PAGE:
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But Kitty, What Nice Teeth You Have...
- Updated: Sunday, May 19, 2019 12:58 PM
- Published: Saturday, September 30, 2017 03:44 PM
- Written by Margaret Gates
One of the things critics of raw cat food diets point out is there isn't much scientific evidence to back it up. I agree. There isn't. Scientific studies cost money, and almost all nutrition research is funded by big pet food companies. You can see the problem. Why would they fund research that will show their product to be inferior to a diet appropriate for obligate carnivores? Well, they wouldn't. So, raw food for cats gets little scientific study. Science supports this model of feeding, but does so in an oblique way due to the lack of direct research.
What do we look to then? We look to anecdotal evidence. Saying that likely brought up negative connotations in your mind. People use that term disparagingly, to mock the evidence and to make it look less real. That's not how anecdotal evidence works. It's where science starts. People observe a phenomenon in the real world, usually over and over again, and then pursue a scientific inquiry into it. With raw food for cats, the anecdotal evidence is overwhelming. The science will eventually catch up.
I have my own anecdotal evidence. If you've been feeding raw cat food for any length of time, you probably do, too. One of the things we recommend, especially if you feed a ground diet, is to provide meat chunks and raw meaty bones as well. This is for your cat's dental health and for psychological stimulation. Getting your cat to use those side teeth for slicing through skin, sinew and bone keeps the teeth clean and the gums stimulated. It's nature's toothbrush for cats.
In our household, we have ten raw-fed cats. All of them happily eat meat chunks, but only four will tackle meaty bones. Only two of those really chow down on the bones. Thodin, a beautiful orange female, is our champion raw meaty bones enthusiast. Give her a chicken drumstick and she leaves only a small piece of bone behind. She crunches through it with gusto! Prince comes in second, going after large drumsticks without hesitation. The other two eat cuts with bone, but usually leave more of the larger bone untouched.
All four of them have been eating raw meaty bones for more than a decade. They have beautiful mouths, with clean teeth and healthy gums. They've never had dentals. In fact, none of our ten cats has ever needed one. I have never brushed their teeth. I often hear from people who have four or five year old cats that need to go under sedation to get a dental cleaning. I want to yell, "It doesn't have to be this way!" Besides the risks of sedation, there is also the expense – a cleaning for your cat can cost more than a human's. A cat fed the wrong foods may need multiple dentals during its lifetime. The risk of sedation increases with age.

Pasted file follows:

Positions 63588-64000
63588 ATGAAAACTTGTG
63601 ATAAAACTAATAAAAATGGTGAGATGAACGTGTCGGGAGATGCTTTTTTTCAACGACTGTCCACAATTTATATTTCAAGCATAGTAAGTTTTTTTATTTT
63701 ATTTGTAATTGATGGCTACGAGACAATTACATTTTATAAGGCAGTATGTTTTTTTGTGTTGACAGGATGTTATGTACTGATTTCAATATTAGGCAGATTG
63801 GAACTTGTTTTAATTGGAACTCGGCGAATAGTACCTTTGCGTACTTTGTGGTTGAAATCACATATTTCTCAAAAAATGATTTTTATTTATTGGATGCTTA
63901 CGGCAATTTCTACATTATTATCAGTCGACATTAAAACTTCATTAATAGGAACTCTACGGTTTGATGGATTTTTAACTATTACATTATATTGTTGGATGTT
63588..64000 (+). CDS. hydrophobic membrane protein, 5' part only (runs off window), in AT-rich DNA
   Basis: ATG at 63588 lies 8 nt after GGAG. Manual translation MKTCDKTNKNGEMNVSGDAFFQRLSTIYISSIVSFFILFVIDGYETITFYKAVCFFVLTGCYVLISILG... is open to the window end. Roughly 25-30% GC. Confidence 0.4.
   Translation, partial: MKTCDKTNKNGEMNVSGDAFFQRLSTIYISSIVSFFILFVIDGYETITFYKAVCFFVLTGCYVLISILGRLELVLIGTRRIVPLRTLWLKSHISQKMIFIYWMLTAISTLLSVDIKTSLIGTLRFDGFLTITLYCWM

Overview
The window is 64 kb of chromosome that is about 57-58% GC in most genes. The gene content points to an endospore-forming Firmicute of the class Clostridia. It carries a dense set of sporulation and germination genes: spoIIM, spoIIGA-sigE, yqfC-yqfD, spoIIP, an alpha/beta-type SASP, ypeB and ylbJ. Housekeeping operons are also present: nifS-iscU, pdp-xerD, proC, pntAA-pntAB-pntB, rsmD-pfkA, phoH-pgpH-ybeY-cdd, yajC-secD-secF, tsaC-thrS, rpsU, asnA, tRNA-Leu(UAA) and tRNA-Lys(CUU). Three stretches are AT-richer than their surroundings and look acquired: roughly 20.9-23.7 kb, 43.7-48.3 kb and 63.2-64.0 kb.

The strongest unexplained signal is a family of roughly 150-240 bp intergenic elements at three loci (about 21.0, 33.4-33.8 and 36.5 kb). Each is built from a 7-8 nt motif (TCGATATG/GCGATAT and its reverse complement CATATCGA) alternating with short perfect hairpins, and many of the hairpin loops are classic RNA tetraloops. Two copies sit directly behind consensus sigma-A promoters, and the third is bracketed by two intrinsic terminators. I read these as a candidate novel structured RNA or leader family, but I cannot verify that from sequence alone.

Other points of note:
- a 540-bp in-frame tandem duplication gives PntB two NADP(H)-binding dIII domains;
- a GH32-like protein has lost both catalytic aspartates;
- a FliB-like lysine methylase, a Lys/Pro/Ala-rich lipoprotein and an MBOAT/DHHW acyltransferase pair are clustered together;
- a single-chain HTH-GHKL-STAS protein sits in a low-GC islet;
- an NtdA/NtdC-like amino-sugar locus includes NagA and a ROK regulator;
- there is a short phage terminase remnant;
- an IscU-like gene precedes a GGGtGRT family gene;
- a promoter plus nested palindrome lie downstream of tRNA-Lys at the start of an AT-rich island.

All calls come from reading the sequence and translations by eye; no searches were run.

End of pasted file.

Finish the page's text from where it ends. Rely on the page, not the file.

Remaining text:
Take a look at the picture of Thodin's teeth. This is my anecdotal evidence. Her teeth have no calculus buildup and her gums are not inflamed. This is pretty impressive for a cat over ten years old. If every kitty ate the way she does, having a cat that needs a dental cleaning would be rare.
I consider the more than a decade I've been feeding raw food for cats to be an informal study. I have no control group, as I would never feed any of my cats a bad diet just to compare. But, I do observe that those willing to eat bone-in meaty cuts have the best mouths. The others are good, just not quite as good as the bone-eaters. My study has had a good, long run. No one could say I was jumping to premature conclusions. I can add the results I see in our cats to the ever-growing body of anecdotal evidence for the benefits of feeding raw cat food diets. Having a healthy mouth contributes to a cat's overall health in major ways. Dental health is more important than just the mouth itself, as infections in the mouth can affect the entire body, including the kidneys and liver. Take your cat's dental health seriously!
Chunks and Bones For Your Cat's Teeth
Raw Meaty Bones for Cats: Adult Supervision Required!
Answers: Kittens Go Through Teething, Too
For our clowder, I am working to get all of them to accept bone-in meats. For the health benefits, yes, but also for the other thing I see when Thodin eats a drumstick. That she is enjoying herself is obvious. She's having fun! My kitties deserve to have fun. Don't yours?
Margaret Gates is the founder of Feline Nutrition and the Feline Nutrition Foundation.